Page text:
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From Zygote To Fetus: The Stages Of Prenatal Development

    From Zygote To Fetus: The Stages Of Prenatal Development

    It’s amazing how we, grown adults that we are, came from a single-cell structure. Our development before birth (prenatal development) is a delicate process that happens in an orderly fashion. Here’s what you need to know about the stages of prenatal development.

    Prenatal Development Is Critical For The Child’s Future Health

    The stages of prenatal development are germinal, embryonic, and fetal. Please note that these stages are not the same as the three trimesters of pregnancy.

    Prenatal development sets the stage for the child’s future health. If something goes wrong in the first stage, the second and third stage might get affected, further leading to future health problems or even death.

    The Stages of Prenatal Development

    What happens during each stage of prenatal development?

    Stage 1: Germinal Stage

    The germinal stage occurs from the moment of conception when the sperm cell fertilizes the egg cell to form the zygote, to the time when this single-cell structure implants itself into the uterine lining.

    During this stage:

    • The baby’s genetic makeup is set. Their sex is also determined although parents wouldn’t know it until months later.
    • The single-cell zygote divides continuously. By the 5th day of cell division, cell differentiation happens. This is the formation of specialized cells that will form the different organs.
    • About a week to 10 days later, the multicellular structure which will become the embryo will implant itself into the lining of the uterus.

    The germinal stage is a critical period. It is said that less than 50% of zygotes survive the first two weeks. About 60% also fail to attach to the uterus. At this point, the mother is often not aware that she is pregnant.

    Stage 2: Embryonic Stage

    Second in the stages of prenatal development is the embryonic stage, which lasts from the 3rd to the 8th week. Once the zygote implants itself into the uterine lining, we now call it an embryo.

    During this stage:

    • The placenta, an organ where the embryo/fetus will get their nourishment, forms.
    • The basic areas that will become the head, chest, and abdomen forms.
    • Some organs form and begin to function.
    • The heart beats.
    • At this point, too, the neural tube forms. This will become the spinal cord and brain.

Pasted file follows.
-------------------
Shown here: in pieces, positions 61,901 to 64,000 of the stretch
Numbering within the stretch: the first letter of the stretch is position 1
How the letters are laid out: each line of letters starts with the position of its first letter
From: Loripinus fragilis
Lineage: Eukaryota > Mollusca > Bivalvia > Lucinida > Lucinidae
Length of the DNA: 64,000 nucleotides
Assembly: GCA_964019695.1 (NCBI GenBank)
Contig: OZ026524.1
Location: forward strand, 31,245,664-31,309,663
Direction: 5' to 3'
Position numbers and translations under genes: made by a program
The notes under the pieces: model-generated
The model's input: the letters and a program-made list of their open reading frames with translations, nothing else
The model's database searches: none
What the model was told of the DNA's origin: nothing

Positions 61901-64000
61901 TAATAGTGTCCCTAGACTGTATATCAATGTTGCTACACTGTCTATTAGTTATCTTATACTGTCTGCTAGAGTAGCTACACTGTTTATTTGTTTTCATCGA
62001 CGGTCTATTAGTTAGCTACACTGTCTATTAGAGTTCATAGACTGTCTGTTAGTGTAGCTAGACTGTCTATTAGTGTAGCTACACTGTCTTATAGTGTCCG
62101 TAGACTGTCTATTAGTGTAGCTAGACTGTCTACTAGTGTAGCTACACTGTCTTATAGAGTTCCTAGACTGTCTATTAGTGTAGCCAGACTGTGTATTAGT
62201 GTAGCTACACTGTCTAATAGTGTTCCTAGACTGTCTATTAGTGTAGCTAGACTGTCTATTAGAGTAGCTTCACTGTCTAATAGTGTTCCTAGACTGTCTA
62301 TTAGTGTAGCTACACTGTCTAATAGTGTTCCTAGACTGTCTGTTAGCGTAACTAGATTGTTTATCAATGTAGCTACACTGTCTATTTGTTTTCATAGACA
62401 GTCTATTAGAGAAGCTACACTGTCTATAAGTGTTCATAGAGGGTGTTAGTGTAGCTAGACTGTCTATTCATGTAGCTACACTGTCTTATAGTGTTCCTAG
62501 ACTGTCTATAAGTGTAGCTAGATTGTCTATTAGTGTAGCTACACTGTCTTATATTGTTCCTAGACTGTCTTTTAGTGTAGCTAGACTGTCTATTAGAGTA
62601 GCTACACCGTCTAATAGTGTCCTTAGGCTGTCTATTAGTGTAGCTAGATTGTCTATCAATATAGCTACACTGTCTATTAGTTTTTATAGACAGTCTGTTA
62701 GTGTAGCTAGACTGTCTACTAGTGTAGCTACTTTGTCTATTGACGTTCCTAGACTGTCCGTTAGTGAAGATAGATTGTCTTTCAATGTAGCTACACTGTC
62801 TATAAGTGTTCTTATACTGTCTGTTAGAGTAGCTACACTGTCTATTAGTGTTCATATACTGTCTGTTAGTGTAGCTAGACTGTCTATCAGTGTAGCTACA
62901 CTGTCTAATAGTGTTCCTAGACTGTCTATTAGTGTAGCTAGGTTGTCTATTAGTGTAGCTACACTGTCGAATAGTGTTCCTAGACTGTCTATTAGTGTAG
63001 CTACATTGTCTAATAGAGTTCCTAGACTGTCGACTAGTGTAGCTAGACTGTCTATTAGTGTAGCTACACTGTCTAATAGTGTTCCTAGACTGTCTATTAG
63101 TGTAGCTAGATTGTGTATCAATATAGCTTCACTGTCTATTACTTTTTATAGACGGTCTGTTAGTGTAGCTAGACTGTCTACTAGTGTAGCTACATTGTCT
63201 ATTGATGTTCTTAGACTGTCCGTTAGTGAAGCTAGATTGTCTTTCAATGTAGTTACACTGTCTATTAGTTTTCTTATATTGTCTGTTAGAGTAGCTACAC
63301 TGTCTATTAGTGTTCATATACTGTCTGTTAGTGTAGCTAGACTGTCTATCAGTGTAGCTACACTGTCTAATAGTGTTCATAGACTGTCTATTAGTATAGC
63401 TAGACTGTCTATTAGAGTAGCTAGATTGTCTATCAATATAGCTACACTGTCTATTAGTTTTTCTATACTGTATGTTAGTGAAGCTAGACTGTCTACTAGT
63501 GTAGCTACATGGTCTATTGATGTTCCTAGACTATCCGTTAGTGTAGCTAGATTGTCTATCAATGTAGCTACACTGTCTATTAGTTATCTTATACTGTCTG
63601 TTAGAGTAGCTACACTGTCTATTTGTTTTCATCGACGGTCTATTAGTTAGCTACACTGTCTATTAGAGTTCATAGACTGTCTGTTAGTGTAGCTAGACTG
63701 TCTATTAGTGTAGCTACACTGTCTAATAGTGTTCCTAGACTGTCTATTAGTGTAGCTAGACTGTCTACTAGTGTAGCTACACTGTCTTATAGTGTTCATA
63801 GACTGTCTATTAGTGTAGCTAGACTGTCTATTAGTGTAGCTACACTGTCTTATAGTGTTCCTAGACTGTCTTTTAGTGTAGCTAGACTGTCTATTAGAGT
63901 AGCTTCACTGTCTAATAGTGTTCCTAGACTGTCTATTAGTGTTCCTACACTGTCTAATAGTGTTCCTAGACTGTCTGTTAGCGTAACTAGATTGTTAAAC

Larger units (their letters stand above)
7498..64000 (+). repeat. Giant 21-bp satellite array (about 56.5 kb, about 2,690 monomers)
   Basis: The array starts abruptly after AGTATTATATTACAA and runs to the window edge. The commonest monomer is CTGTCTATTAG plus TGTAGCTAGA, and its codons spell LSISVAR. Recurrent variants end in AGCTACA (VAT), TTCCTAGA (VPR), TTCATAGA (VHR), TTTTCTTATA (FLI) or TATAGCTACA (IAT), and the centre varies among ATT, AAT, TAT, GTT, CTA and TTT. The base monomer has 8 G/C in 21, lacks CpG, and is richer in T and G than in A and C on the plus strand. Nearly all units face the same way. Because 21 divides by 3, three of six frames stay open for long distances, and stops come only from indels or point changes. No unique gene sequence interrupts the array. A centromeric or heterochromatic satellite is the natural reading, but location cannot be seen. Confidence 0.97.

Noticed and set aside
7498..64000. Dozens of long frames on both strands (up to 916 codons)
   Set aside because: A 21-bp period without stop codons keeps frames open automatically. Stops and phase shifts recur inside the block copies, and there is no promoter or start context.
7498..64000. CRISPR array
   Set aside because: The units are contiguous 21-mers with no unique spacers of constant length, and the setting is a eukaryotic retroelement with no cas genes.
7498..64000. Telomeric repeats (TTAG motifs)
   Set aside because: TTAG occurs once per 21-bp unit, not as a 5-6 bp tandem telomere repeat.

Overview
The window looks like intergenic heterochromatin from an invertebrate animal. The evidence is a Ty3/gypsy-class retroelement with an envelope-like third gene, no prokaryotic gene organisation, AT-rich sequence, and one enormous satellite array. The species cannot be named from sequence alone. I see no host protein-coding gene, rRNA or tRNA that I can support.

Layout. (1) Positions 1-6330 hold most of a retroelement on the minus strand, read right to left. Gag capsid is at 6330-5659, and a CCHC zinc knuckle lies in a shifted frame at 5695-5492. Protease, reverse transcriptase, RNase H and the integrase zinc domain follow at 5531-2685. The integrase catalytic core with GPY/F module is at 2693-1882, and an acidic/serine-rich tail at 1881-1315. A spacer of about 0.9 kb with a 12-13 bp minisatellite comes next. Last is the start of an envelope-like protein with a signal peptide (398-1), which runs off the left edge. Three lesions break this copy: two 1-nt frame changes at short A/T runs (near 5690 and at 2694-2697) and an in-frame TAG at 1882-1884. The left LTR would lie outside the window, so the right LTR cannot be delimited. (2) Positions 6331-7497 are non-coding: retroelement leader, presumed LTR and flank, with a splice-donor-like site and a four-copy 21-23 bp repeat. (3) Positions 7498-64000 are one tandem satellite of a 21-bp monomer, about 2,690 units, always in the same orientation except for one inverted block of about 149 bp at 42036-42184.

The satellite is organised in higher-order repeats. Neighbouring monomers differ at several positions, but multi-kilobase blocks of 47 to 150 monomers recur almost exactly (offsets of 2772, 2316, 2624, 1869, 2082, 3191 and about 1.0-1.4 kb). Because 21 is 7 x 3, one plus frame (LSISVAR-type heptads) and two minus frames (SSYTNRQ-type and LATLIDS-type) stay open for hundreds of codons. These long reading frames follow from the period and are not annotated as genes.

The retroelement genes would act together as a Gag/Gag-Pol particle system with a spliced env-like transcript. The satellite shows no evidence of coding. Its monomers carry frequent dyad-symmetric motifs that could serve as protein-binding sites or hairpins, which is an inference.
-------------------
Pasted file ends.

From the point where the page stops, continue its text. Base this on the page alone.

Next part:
• The embryo can move and even respond to touch.

    Reports say about 20% of embryos fail at this stage, significantly due to chromosomal abnormalities. And just like in the germinal stage, the mother may not be aware that she is already pregnant.


    Because the mother may not be aware that she is pregnant during the germinal and embryonic stage, she might engage in activities that may endanger her and her baby’s health, like substance abuse and cigarette smoking. Hence, it would be helpful to be aware of the early signs of pregnancy.

    Stage 3: The Fetal Stage

    The fetal period is from the 9th to the 40th week. By the 9th week, too, we no longer call it an embryo but a fetus.

    During this stage:

    • The fetus has all its body parts, including the sex organs, which means parents can now identify the sex.
    • Their fingerprints also become visible.
    • Some of the reflexes, like sucking and swallowing, develop.
    • The fetus can now respond to sounds.

    Generally, the development of the fetus continues and the changes that development brings become more visible.

    Key Takeaways

    While many people are familiar with the three trimesters of pregnancy, seldom take note of the stages of prenatal development.

    Prenatal development is a delicate process that occurs in sequenced stages, namely germinal, embryonic, and fetal. Generally, issues arising in any of these stages may result in long-term problems or even death, especially in the germinal and embryonic stages as well as the early part of the fetal stage.

    Learn more about Pregnancy here.


    Due Date Calculator

    Use this calculator to find your due date. This is just an estimate – not a guarantee! Most women, but not all, will deliver their babies within a week before or after this date range.

    Cycle Length

    28 days

    Hello Health Group does not provide medical advice, diagnosis or treatment.

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    Written by Lorraine Bunag, R.N. Updated Jun 22
    Fact Checked by Kristel Lagorza
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